I think that further study and comparisons are needed in injury rates and alignment between ankle, knee, and hips due to the fact that rotation at any of these levels can put unnecessary torsion not only on the joints of the pelvis and lower leg but also lead to chronic re-injury rates in this same population. I think the debate will go on, but I think those that have jumped into the barefoot phenomenon need to look at bone structure and basic biomechanics of the body before touting that one strike pattern is better for the next. Check out #5 for more info.
If you are still confused what I am talking about, don't worry I'll still give you some info on what to know before jumping on the barefoot bandwagon. Check out the rest below.
**Do not begin an exercise program before consulting your doctor. If any of the exercises or tips in the numbers below cause pain, discontinue them immediately and consult with your doctor.**
1) You need to condition your body for barefoot. Yes that is correct. You can't just wake up one morning after wearing hard soled shoes for 20 years that allow for no foot flexibility or movement and just strap on a pair of minimalist shoes with no support and total flexibility. You will need to do some stretches to prepare the feet and joints for flexibility and some strengthening for your muscles of the foot and ankle to be able to support your weight while walking. Need some tips? Check out vibram's website for the foot training program. Check out some of the other stretches and tips below for more ways to prepare your body for barefoot.
2) Don't be surprised if your legs, knees, ankles, or feet are a bit sore after a long walk. These muscles aren't used to being relied on while walking and you just gave them the workout of a lifetime. I recommend beginning your barefoot walking regime on softer surfaces like grass or dirt rather than cement. Many runners have been getting shin splits and stress fractures due to minimalist shoes due to the fact that the shock is transferring up their shins from the cement and the muscles are causing excessive strain and pressure on their insertion points on the bones. This is due to the fact that they aren't starting slow and conditioning their body for barefoot.
3) Stretching the muscles of the hip and pelvis are essential. There are three main stretches that can be done daily to help stretch these muscles out in order to support a more biomechanically "correct" posture. These stretches are designed to target the problem areas for most, however if you're experiencing pain or tightness in other areas please consult with your doctor. The first is the butterfly that will open up your pelvis and give a little stretch to the inside leg and pelvic floor. The second is the pelvic tilt which will help train your body to knowing where correct pelvic posture is and also strengthen the abdominal core. Obviously you'll have a bit more tissue that Mr. Skeleton in the pelvic tilt picture, but you'll need to tense your abs to tilt that pelvis backward and you may notice the arch in your low back will disappear when you tilt the pelvis. The third is the forward lunge which will stretch the front of the hip and thigh. Notice that his body is upright and his knee doesn't extend forward over his foot.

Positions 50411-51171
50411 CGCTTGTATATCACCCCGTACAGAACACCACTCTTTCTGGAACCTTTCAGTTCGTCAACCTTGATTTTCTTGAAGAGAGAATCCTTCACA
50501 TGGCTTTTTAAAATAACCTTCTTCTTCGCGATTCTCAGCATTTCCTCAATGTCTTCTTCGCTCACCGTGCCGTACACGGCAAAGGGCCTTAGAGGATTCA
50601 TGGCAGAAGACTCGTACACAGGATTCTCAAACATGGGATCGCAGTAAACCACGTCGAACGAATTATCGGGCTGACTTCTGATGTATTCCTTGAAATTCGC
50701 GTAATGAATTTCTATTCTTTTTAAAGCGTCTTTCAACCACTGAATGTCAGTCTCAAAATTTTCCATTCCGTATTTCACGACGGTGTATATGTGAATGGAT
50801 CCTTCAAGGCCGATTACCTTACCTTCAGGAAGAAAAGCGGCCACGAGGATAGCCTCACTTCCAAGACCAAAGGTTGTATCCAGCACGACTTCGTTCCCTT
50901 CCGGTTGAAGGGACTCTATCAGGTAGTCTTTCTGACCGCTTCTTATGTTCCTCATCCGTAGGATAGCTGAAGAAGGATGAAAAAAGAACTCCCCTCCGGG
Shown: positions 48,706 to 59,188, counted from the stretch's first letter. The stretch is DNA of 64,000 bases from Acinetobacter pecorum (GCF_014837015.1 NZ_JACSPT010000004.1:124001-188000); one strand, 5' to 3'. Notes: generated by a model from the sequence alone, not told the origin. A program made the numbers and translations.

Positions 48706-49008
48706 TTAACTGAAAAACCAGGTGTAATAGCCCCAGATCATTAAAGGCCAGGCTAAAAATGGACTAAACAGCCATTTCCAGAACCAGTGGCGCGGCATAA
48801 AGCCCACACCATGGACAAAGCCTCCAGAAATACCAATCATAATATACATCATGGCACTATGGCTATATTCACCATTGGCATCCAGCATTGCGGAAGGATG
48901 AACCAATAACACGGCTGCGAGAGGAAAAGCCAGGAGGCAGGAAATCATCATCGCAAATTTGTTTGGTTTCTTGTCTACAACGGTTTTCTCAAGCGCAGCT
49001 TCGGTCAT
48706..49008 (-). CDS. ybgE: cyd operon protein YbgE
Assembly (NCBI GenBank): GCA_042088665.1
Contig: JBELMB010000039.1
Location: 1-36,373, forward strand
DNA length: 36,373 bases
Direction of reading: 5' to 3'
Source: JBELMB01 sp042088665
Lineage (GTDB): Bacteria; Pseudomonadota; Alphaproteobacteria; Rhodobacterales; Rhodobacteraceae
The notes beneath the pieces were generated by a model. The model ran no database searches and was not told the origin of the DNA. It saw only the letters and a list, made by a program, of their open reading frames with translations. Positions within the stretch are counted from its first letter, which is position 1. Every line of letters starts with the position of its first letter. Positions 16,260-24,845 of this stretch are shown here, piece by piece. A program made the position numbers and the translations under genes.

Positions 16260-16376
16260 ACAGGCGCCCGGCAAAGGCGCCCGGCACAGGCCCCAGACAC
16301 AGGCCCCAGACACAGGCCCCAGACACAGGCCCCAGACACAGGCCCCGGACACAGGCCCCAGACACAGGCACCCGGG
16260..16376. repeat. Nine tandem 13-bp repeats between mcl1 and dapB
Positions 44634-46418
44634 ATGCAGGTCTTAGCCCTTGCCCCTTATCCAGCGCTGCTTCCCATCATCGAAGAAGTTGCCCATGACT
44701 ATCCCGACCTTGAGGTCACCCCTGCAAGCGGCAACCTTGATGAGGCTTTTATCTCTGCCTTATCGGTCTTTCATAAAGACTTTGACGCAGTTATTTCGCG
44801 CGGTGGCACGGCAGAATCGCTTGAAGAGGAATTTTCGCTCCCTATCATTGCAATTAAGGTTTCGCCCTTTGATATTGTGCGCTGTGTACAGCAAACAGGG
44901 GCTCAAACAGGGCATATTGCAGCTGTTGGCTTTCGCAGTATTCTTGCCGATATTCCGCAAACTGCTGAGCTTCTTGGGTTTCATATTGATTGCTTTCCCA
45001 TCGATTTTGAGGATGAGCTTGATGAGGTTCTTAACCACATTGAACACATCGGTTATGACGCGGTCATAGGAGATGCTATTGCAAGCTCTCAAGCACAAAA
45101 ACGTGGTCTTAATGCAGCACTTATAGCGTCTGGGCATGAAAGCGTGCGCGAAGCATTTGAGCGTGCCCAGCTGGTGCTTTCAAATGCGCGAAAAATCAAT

4) Find your knee pits and get them aligned! Correctly aligned knee pits will allow for your knees to bend correctly and lead to less knee injury and degenerative joint disease Watch the short video below to learn how to be a pro.
5) Adjust your foot strike pattern while walking. Based on the paragraph above I introduced the concept of three steps in the gait cycle. Most Americans and even Europeans don't use the joints under the ball of their foot and as a result get a lot of pain. So what I recommend is to practicing walking barefoot through the three steps of gait a minimum of 2 hours everyday and 4 hours if you walk in heels. This means that you are going to have to bend your foot while walking to push off with your toes.